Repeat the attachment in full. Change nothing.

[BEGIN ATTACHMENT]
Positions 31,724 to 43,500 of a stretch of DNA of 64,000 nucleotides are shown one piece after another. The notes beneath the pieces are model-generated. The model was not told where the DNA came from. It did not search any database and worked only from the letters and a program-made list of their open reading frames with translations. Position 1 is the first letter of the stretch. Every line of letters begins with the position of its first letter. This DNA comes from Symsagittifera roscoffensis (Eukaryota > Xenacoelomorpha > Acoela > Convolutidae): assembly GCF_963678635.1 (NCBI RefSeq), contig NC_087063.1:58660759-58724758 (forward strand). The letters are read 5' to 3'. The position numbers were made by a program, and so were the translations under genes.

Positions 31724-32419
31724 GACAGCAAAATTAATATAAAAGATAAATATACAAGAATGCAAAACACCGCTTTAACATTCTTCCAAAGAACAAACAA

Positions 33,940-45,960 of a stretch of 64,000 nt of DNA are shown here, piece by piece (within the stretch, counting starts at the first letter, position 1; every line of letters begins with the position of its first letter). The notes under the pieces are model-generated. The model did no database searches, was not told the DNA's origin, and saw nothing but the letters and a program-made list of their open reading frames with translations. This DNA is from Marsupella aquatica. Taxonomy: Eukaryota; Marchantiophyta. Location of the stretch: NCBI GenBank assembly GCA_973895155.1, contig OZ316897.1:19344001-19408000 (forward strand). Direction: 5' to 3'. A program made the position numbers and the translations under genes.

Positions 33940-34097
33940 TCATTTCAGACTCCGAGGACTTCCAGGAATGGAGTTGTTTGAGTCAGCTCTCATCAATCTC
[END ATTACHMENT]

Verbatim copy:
Positions 31,724 to 43,500 of a stretch of DNA of 64,000 nucleotides are shown one piece after another. The notes beneath the pieces are model-generated. The model was not told where the DNA came from. It did not search any database and worked only from the letters and a program-made list of their open reading frames with translations. Position 1 is the first letter of the stretch. Every line of letters begins with the position of its first letter. This DNA comes from Symsagittifera roscoffensis (Eukaryota > Xenacoelomorpha > Acoela > Convolutidae): assembly GCF_963678635.1 (NCBI RefSeq), contig NC_087063.1:58660759-58724758 (forward strand). The letters are read 5' to 3'. The position numbers were made by a program, and so were the translations under genes.

Positions 31724-32419
31724 GACAGCAAAATTAATATAAAAGATAAATATACAAGAATGCAAAACACCGCTTTAACATTCTTCCAAAGAACAAACAA

Positions 33,940-45,960 of a stretch of 64,000 nt of DNA are shown here, piece by piece (within the stretch, counting starts at the first letter, position 1; every line of letters begins with the position of its first letter). The notes under the pieces are model-generated. The model did no database searches, was not told the DNA's origin, and saw nothing but the letters and a program-made list of their open reading frames with translations. This DNA is from Marsupella aquatica. Taxonomy: Eukaryota; Marchantiophyta. Location of the stretch: NCBI GenBank assembly GCA_973895155.1, contig OZ316897.1:19344001-19408000 (forward strand). Direction: 5' to 3'. A program made the position numbers and the translations under genes.

Positions 33940-34097
33940 TCATTTCAGACTCCGAGGACTTCCAGGAATGGAGTTGTTTGAGTCAGCTCTCATCAATCTC